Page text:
Most of Russell’s monumental sculptures, scattered in about 40 cities around the world, involve vertical streamers of steel, striving toward “Excellence,” “Hope,” “Blue Sky” (actual titles) or some other aspiration you’d be a cad to oppose. Russell’s only other sculpture in Michigan is a narrow 15-foot-tall sculpture called “Nimbus Flight,” in St. Joseph.
“People have called my sculptures ribbons of shiny steel, and that’s OK,” he said. “Ribbons of shiny steel are beautiful.”
After a series of nasty battles over public art in the second half of the 20th century, many public artists are working outside the culture wars, skirting the edge between timeless art and meaningless ornament.
For Lansing, Russell said, a monument to this or that person or institution wouldn’t do. He said he deliberately avoided “specific subject matter,” keeping the 150-year time span uppermost in his mind.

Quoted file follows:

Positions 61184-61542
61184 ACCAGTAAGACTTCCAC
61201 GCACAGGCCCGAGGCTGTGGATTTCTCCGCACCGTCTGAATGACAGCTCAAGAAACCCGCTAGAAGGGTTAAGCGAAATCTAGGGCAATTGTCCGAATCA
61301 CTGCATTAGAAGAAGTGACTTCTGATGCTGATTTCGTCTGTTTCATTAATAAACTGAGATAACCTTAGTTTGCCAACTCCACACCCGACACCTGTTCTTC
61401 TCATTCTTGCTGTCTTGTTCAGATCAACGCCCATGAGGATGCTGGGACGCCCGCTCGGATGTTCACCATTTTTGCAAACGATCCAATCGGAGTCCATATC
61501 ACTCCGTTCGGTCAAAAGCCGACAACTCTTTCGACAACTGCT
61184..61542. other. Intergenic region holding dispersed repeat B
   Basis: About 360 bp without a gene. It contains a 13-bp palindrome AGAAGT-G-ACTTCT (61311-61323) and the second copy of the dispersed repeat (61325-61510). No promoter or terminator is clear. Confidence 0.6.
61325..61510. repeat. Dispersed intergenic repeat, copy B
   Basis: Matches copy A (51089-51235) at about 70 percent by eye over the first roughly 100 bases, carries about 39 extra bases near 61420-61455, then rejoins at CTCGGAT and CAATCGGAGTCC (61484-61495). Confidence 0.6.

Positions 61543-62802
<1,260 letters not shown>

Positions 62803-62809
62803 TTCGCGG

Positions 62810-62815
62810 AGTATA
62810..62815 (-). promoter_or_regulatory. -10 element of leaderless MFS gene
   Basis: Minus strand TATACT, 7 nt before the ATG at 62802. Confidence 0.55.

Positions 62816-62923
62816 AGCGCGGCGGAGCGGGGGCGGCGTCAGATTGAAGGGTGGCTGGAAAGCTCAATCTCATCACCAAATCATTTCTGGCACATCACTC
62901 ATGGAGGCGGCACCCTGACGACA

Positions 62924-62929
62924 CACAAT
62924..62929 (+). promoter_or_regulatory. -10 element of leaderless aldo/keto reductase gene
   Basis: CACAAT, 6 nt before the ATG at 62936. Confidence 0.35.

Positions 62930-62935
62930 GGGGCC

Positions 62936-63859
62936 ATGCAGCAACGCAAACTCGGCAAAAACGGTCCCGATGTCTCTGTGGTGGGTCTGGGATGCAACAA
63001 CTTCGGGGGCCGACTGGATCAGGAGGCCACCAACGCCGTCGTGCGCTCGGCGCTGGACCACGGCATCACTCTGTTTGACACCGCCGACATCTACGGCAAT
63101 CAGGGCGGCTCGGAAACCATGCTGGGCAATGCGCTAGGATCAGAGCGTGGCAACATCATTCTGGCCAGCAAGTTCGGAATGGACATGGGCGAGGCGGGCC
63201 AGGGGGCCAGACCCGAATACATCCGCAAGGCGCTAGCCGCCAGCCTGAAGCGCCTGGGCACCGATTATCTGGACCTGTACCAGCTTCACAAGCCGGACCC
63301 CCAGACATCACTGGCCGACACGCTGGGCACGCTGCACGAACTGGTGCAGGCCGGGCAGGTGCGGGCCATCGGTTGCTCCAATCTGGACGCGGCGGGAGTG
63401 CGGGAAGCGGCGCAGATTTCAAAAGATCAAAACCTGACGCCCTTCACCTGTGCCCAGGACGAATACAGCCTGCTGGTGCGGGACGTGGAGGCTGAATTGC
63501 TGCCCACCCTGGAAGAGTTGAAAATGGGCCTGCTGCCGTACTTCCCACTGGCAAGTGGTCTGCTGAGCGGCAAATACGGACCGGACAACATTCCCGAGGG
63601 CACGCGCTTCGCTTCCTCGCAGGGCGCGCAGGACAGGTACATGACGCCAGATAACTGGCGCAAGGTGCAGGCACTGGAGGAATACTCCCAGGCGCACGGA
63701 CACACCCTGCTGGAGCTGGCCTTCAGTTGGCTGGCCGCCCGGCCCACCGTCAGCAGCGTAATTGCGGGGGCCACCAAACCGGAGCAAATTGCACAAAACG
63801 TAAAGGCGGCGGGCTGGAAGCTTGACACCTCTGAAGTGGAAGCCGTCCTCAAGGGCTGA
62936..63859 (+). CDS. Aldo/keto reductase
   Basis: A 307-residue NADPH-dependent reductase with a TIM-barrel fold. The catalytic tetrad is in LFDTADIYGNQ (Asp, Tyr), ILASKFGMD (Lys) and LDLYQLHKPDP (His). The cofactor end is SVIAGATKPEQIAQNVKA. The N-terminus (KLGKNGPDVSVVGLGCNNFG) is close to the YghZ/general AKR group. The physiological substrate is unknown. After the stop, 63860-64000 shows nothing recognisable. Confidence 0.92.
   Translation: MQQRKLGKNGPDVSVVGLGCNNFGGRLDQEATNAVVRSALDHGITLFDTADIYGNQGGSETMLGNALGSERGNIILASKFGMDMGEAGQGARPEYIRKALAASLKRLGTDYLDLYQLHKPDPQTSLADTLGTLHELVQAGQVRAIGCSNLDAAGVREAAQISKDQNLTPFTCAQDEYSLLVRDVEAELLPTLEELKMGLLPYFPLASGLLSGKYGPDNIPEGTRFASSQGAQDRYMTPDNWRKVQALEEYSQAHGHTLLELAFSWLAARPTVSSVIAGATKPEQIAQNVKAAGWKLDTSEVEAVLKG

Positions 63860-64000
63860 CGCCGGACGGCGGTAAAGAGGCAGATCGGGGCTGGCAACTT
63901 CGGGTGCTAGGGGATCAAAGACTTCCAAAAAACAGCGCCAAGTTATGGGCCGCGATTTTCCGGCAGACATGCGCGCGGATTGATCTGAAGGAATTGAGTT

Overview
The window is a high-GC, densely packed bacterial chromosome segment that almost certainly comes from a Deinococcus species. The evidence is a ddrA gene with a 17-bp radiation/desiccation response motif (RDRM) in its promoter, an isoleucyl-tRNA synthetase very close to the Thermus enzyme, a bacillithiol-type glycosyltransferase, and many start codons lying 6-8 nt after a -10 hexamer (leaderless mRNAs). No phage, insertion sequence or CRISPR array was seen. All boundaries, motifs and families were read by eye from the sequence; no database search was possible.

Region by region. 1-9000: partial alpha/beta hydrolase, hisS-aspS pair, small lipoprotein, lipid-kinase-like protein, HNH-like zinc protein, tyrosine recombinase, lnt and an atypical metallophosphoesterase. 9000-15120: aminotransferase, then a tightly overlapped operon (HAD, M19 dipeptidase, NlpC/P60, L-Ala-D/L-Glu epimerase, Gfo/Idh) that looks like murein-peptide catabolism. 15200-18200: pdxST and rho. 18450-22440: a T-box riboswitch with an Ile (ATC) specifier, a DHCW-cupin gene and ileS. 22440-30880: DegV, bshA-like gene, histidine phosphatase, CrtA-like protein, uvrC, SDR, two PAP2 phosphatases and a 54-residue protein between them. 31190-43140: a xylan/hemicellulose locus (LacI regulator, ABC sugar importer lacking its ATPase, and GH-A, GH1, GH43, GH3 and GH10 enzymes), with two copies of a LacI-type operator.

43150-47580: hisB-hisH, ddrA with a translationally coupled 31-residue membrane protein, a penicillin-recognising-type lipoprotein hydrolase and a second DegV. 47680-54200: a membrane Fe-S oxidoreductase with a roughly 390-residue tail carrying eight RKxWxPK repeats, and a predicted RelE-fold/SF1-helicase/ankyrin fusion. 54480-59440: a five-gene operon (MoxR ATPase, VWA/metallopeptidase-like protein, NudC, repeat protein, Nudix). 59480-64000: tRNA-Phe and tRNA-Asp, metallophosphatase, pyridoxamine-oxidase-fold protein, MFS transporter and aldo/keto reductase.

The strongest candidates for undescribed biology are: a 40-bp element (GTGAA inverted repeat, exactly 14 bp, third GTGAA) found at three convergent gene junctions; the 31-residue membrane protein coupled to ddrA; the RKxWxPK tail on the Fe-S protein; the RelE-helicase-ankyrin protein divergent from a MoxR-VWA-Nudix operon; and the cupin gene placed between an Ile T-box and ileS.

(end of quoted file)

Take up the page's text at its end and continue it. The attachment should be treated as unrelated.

After all, even the venerable Oldsmobile sprang up, thrived and came to an end within 150 years.
“You need something that looks new, not ‘now’ — something that will still look new at the 200 mark,” he said.
That’s exactly what Michael Harrison, heading the Lansing 150 Foundation, had in mind when he envisioned a gift for Lansing.
Harrison, a judge of Ingham County’s Circuit Court for 25 years and now a senior attorney at Foster Swift, said he wanted all along to use the money left after the city’s sesquicentennial events to commission a sculpture.
“My wife and I have done a lot of traveling,” Harrison said. “We’ve appreciated the dimension sculpture adds to communities.”